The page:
Carolyn Kellim’s home sits in a quiet Roseburg neighborhood and there is a wooden nativity scene outside her door that stands testimony to her Christian faith. The 84-year-old silver-haired native of Jefferson (14 miles or so south of Salem) greeted me at the door with an offer of a peanut butter and jelly sandwich.
Her home was bright and sunny and there were fresh flowers in the kitchen. As soon as we finished our sandwiches, we adjourned to a back room filled from floor to ceiling with guns, rifles and enough ammunition to hold off a platoon.
Carolyn is a gun dealer and business has never been better.
“The current administration has been very good for the gun business,” she told me, referring to the folks in Washington D.C.
If you don’t believe Carolyn, go try to find some ammunition in town. Most stores can’t keep it on the shelves and the price is climbing.
Some blame the rush for guns and ammo on misguided fear, dismissing it as mass hysteria.
Others argue that it’s not about fear; it’s about a distrust of government that of late appears well deserved. News that the Internal Revenue Service may have been targeting groups for special attention simply because they hold conservative views only adds fuel to that position.
It’s a pretty scary world when the most powerful government agency in the so-called “Free World” (and any agency that can drain your bank account without your permission is powerful) can target you for an audit because it doesn’t like what you have to say.
I don’t think that’s what our Founding Fathers had in mind when they wrote the First Amendment.
And Carolyn’s customers wonder the same thing about the Second Amendment, which is why they parade to her door to stock up on guns and ammunition.
Carolyn got into the gun business almost by accident. She and her husband, Ken, had already retired — Ken from the Navy and Carolyn from the federal government, where she worked as a financial analyst — when they opened a thrift store called KC’s in 1995.
“We opened on May 11 at 1721 S.E. Stephens,” Carolyn told me. “It was a high-class junk shop.”
Over time, KC’s (for Ken and Carolyn) developed a pretty good gun clientele. “I liked the gun part of the business,” Carolyn recalled. “I’d never sold guns before, but when I was in second grade I had a .22, and I’d come home from school and go pheasant hunting. At least I’d pretend to. I never actually got one.”
Carolyn learned about guns from her customers. “The old fellows would stand at the counter and tell stories, and I’d just listen,” she said. “They were training me, but didn’t know it.”
Ken and Carolyn closed the thrift store in 2003. Ken took a job as a technician with Mercy Medical Center, and Carolyn pretty much moved the gun business to a back room in her house.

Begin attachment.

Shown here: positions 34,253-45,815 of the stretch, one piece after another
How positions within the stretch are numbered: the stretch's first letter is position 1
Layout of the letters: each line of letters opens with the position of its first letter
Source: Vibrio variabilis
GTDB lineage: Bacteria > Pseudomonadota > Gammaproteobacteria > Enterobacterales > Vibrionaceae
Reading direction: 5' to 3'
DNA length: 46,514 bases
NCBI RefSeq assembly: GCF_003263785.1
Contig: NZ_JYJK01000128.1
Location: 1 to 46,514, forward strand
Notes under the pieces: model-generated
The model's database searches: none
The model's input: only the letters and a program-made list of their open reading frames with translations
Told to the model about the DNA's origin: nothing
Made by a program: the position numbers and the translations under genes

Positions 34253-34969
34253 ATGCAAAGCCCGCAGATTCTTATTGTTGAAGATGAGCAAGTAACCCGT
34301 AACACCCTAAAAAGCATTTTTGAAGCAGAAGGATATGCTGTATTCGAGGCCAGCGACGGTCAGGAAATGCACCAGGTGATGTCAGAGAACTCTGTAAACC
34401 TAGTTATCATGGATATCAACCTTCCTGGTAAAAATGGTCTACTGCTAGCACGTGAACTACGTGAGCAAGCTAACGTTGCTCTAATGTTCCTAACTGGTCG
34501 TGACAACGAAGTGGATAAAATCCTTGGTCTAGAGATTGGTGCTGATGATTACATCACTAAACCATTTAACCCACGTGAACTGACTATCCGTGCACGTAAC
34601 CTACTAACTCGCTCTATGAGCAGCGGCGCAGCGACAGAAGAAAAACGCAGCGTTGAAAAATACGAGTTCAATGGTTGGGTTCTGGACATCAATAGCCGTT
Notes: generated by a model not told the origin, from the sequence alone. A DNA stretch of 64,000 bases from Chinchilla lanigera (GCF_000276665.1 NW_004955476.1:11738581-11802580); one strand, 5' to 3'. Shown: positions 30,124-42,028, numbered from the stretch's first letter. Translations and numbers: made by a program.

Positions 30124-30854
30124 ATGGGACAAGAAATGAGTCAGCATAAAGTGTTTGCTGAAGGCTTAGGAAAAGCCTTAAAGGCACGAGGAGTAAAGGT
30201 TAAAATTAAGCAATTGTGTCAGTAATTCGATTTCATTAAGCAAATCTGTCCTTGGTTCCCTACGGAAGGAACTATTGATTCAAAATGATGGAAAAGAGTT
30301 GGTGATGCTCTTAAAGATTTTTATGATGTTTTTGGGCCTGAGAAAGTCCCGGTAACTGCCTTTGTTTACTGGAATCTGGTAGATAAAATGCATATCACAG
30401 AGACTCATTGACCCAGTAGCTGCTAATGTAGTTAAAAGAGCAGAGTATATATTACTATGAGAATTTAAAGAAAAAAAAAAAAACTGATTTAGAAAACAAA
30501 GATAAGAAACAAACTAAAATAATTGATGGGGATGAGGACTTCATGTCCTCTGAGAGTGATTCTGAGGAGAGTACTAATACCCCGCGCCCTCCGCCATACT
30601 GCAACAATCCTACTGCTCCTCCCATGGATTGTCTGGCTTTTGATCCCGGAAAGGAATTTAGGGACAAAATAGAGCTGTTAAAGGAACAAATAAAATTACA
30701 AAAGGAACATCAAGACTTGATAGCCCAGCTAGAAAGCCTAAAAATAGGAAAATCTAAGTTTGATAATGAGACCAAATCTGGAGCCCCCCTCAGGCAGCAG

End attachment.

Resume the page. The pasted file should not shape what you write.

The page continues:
“What’s great is that I could never get a job that pays anything and I can do this out of my own house,” she said.
Money from Carolyn’s gun sales buys food for local senior citizens who are having a tough time making ends meet. The government keeps telling them that their cost of living isn’t growing, so they must make a Social Security check stretch as far as they can while gas and utility bills and food costs continue to soar.
“When I first retired, I was bored, and I’d read where the Meals on Wheels program needed help,” Carolyn remembered.
Born at the start of the Great Depression in 1929, Carolyn knows the value of food. “It’s a shame our country lets people suffer like that,” she said. “The food prices keep going up. I shop every week for the food donations. That’s where most all my money goes.”
Carolyn said many of her customers are women. “Buying a gun can be intimidating,” she said. “I like to make sure it’s a gun they can handle. I tell them to get one small enough they don’t have to take out of the purse when they need it. Just shoot through the purse.”
Her stance on gun control is not surprising. “Guns are inoperative,” she explained. “They just sit there until someone picks one up and uses it. I don’t see any need for more laws. Cars kill more people than guns, so why don’t they ban them?”
She also wonders why Homeland Security is buying so much ammunition. “We saw the same thing during Hitler’s regime, and I’m old enough to remember it,” she said.
Carolyn doesn’t see herself quitting any time soon. “I’ll do this until I can’t do it anymore,” she said. “My mom was 102 when she died, so I think I have a ways to go.”
• Jeff Ackerman is the publisher of The News-Review. He can be reached at 541-957-4263 or email@example.com.